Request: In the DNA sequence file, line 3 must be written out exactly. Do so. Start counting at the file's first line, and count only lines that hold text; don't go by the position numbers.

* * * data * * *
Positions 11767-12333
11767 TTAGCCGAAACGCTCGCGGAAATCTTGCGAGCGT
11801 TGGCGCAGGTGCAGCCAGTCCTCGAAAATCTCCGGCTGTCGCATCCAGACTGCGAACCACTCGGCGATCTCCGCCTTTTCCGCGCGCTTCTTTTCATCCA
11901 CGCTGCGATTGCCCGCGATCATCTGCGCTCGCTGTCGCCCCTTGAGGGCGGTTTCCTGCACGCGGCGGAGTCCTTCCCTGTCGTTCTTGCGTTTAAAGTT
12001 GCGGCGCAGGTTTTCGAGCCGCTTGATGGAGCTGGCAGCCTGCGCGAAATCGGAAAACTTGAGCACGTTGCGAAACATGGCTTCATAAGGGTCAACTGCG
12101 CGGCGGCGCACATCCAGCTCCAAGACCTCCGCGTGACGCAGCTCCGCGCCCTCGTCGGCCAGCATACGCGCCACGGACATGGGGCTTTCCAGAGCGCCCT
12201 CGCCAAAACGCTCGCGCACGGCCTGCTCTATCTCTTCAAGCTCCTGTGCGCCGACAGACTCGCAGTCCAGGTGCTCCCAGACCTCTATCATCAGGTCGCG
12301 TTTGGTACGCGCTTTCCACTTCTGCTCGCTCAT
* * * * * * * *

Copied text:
11801 TGGCGCAGGTGCAGCCAGTCCTCGAAAATCTCCGGCTGTCGCATCCAGACTGCGAACCACTCGGCGATCTCCGCCTTTTCCGCGCGCTTCTTTTCATCCA